Fantastic fiction!

Here at the Leicestershire Young Archaeologists’ Club we love reading historic fiction. A good book cannot be put down and will be read over and over again, and a good story really brings history alive!

Below are Branch Leader Mathew’s top six historic stories for young readers. What are your favourite historical books, we’d love to know?

1. THE BOY WITH THE BRONZE AXE by Kathleen Fidler (Neolithic)

Kali and Brocken are in trouble. They have been using their stone axes to chip limpets off the rocks, but they’ve gone too far out and find themselves trapped by the tides. Then, an unexpected rescuer appears, a strange boy in a strange boat, carrying a strangely sharp axe of a type they have never seen before. Conflict arises as the village of Skara Brae on Orkney must decide what to do with the new ideas and practices that the boy brings. As a deadly storm threatens, the very survival of the village is in doubt.

2. ASTERIX THE GAUL by René Goscinny & Albert Uderzo (Iron Age/Roman)

The year is 50BC, and all Gaul is occupied. Only one small village of indomitable Gauls still holds out against the invaders. But how much longer can Asterix, Obelix and their friends resist the mighty Roman legions of Julius Caesar? Anything is possible, with a little cunning plus the druid Getafix’s magic potions! Their effects can be truly hair-raising…

3. THE EAGLE OF THE NINTH by Rosemary Sutcliff (Roman)

The Ninth Legion marched into the mists of northern Britain – and they were never seen again. Four thousand men disappeared and their eagle standard was lost. It’s a mystery that’s never been solved, until now . . . Marcus has to find out what happened to his father, who led the legion. So he sets out into the unknown on a quest so dangerous that nobody expects him to return.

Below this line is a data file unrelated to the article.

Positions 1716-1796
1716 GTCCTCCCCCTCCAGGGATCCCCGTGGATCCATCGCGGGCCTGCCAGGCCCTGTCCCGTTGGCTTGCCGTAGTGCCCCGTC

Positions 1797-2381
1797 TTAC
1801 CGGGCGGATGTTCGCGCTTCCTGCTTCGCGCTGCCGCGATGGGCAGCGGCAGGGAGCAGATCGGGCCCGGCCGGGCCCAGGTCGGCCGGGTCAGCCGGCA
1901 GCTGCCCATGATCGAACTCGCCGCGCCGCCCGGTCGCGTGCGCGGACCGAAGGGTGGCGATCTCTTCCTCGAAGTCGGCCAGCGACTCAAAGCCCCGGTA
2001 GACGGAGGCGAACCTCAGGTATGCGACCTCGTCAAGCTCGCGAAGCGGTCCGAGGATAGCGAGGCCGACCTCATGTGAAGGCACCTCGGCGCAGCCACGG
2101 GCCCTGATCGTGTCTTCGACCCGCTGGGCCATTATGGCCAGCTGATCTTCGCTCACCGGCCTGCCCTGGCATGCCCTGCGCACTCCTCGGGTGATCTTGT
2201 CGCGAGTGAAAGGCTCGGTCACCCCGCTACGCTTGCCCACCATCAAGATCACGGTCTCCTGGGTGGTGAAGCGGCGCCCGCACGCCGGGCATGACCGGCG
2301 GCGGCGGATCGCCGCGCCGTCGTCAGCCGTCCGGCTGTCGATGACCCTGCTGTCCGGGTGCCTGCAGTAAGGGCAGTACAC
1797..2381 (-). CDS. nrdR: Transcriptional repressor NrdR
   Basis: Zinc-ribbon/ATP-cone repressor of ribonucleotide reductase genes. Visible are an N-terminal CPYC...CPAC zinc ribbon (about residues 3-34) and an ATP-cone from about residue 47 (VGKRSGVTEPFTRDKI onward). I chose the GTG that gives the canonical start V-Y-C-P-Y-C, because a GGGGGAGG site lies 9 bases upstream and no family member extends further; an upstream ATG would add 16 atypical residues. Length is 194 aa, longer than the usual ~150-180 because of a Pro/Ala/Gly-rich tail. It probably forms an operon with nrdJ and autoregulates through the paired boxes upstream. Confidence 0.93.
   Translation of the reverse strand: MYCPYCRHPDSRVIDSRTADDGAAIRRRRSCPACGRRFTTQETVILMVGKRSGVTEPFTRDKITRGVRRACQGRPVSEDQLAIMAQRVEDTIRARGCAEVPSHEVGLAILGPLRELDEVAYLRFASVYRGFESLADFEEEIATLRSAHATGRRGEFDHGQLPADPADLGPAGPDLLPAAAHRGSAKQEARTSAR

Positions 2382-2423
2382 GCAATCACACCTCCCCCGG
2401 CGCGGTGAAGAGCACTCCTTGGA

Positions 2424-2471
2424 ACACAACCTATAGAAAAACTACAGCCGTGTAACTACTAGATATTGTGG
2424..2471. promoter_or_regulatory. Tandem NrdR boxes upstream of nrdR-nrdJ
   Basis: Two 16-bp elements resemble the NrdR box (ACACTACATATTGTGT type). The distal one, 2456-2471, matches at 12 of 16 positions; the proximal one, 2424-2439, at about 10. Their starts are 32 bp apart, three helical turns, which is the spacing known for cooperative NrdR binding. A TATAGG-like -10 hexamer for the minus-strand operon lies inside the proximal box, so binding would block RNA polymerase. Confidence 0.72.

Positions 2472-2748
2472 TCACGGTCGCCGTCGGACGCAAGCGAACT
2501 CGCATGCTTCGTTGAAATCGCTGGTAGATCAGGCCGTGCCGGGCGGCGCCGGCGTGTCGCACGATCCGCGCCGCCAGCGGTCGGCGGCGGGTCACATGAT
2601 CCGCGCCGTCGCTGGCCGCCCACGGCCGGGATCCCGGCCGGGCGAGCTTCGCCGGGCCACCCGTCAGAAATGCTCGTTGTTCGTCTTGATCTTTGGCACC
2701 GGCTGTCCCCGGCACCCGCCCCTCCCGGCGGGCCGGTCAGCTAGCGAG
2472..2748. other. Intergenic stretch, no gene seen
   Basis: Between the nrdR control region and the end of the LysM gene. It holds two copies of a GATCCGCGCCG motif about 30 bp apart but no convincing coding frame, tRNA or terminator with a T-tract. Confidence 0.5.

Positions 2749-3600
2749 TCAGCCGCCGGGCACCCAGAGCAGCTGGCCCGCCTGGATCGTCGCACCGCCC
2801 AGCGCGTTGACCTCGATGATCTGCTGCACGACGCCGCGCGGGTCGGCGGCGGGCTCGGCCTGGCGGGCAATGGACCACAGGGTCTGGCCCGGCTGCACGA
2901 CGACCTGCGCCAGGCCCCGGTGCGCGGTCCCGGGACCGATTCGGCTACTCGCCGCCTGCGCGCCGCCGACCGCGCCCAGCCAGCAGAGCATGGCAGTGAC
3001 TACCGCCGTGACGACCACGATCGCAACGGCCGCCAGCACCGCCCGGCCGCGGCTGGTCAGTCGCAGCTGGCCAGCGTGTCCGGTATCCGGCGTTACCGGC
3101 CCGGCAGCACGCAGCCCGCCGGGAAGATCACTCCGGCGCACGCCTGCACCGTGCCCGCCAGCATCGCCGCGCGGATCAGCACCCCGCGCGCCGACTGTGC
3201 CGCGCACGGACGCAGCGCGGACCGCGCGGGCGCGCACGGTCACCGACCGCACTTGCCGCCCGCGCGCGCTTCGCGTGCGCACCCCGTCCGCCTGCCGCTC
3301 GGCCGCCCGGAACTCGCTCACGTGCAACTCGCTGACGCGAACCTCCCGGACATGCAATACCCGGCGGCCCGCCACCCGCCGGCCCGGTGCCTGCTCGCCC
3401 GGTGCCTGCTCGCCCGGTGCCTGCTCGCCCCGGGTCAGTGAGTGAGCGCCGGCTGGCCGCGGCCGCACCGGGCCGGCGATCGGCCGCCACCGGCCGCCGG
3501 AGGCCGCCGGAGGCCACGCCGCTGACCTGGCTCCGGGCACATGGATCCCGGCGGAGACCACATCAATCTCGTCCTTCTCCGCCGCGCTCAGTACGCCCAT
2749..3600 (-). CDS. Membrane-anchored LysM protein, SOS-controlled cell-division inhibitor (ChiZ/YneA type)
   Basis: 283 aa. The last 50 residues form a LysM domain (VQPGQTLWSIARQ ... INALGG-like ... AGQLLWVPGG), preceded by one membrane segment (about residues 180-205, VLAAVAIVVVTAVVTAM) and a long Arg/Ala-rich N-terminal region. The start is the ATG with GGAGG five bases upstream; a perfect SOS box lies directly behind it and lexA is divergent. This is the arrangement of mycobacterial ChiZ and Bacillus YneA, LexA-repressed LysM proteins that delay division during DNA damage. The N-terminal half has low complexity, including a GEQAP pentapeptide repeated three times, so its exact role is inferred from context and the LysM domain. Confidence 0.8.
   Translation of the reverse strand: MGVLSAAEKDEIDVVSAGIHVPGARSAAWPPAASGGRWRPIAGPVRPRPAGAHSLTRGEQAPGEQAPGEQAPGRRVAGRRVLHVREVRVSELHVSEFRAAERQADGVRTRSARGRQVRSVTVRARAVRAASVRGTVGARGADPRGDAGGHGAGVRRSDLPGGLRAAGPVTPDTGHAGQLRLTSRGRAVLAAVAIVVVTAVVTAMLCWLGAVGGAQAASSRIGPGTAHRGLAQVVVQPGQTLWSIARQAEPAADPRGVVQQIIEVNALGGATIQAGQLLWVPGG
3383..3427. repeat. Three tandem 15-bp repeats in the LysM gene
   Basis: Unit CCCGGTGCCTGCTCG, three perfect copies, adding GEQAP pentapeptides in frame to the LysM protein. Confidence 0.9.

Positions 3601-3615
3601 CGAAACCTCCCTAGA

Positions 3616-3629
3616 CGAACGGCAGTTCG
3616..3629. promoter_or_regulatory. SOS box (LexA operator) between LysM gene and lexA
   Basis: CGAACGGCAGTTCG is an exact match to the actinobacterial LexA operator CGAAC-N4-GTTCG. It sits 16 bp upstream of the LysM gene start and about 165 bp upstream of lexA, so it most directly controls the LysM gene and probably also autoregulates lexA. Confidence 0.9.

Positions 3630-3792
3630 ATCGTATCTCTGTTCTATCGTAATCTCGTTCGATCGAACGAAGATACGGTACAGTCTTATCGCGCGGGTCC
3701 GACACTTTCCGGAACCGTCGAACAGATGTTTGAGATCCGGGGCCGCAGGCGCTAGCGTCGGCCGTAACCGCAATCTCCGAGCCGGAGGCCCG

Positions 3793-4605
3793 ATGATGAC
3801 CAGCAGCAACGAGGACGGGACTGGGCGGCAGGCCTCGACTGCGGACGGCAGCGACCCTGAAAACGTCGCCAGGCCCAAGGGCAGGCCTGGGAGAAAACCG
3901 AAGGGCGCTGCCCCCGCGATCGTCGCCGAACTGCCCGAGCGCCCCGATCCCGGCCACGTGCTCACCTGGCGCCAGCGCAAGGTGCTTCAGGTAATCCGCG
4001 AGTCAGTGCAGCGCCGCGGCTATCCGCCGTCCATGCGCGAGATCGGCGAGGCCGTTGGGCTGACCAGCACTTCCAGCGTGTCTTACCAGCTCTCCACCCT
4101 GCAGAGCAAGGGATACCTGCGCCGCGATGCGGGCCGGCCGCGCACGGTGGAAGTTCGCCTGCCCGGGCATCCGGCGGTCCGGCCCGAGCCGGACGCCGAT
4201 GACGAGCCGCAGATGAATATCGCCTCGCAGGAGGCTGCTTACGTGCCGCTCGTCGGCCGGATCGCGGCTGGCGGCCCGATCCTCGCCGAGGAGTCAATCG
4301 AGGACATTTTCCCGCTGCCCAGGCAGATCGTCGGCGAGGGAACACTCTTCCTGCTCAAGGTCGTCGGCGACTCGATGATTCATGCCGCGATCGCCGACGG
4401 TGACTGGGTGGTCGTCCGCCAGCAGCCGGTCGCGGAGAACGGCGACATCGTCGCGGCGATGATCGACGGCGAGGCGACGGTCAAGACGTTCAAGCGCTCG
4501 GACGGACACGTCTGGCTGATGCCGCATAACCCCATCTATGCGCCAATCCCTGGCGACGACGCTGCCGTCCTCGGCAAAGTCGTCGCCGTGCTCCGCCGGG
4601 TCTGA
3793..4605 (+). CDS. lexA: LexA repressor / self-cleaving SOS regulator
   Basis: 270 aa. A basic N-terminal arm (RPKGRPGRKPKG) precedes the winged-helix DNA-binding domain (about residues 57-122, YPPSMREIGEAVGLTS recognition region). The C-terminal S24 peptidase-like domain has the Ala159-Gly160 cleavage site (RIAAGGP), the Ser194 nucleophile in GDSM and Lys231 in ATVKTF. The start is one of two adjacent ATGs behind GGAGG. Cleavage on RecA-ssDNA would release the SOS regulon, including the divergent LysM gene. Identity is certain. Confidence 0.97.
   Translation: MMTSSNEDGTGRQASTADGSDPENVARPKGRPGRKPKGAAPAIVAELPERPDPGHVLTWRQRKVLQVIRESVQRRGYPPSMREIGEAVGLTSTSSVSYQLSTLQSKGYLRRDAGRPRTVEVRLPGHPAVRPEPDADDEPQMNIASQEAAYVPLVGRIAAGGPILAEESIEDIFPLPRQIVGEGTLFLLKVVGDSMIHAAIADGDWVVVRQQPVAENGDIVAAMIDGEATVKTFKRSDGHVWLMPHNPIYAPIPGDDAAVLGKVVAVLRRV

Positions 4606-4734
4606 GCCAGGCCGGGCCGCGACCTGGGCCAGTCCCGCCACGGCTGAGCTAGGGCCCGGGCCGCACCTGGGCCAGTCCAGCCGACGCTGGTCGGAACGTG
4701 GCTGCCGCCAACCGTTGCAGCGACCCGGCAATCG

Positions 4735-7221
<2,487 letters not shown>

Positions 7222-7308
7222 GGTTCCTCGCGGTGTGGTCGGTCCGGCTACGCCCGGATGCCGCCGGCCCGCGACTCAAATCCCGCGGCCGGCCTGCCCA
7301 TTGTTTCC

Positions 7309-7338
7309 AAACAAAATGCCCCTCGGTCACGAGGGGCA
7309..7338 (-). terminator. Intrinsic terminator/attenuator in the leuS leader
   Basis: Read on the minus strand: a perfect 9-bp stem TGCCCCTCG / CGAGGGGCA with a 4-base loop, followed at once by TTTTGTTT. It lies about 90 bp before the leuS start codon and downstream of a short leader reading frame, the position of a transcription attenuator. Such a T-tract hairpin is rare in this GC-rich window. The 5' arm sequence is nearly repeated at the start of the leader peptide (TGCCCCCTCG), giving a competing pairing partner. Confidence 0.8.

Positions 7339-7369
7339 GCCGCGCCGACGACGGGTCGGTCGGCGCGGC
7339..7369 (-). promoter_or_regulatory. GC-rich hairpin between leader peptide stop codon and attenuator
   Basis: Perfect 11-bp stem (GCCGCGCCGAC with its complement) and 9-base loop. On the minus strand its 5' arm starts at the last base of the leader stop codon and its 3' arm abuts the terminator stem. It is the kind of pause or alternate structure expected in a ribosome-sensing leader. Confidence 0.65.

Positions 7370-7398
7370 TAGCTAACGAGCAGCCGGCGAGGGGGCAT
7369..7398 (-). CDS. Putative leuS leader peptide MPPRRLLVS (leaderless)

4. KNIGHT CRUSADER by Ronald Welch (Medieval)

Philip d’Aubigny is a young knight in the kingdom of Outremer and can’t wait to prove himself. His chance comes when he rides into battle to defend his home from attack by Saracen leader Saladin and his army. But after a disastrous campaign, Philip is taken prisoner by the Turks and must work as a servant, all the while plotting his escape. At last his opportunity arrives and Philip flees, joining Richard the Lionheart in his victorious Third Crusade before finally travelling to Britain to claim his family’s estate. Only, when he arrives he finds he must once again go into battle…

5. CUE FOR TREASON by Geoffrey Trease (Elizabethan)

Fleeing from the evil Sir Philip Morton, Peter Brownrigg finds himself on the wrong side of the law. On the run to London he makes friends with a young actor called Will Shakespeare, but a chance discovery endangers his life and soon Peter is mixed up in a murderous plot against Elizabeth I.

6. GOODNIGHT MISTER TOM by Michelle Magorian (World War Two)

The gruff and surly Mr Thomas Oakley is less than pleased when he is landed with a scrawny little city boy as a guest, but because it is compulsory that each villager takes in an evacuee he reluctantly agrees. It soon becomes obvious to Mister Tom that young Willie Beech is hiding something, and as the pair begin to form an unlikely bond and Willie grows in stature and in confidence he begins to forget his past. But when he has to return to war-torn London to face his mother again he retreats into his shy and awkward ways once more.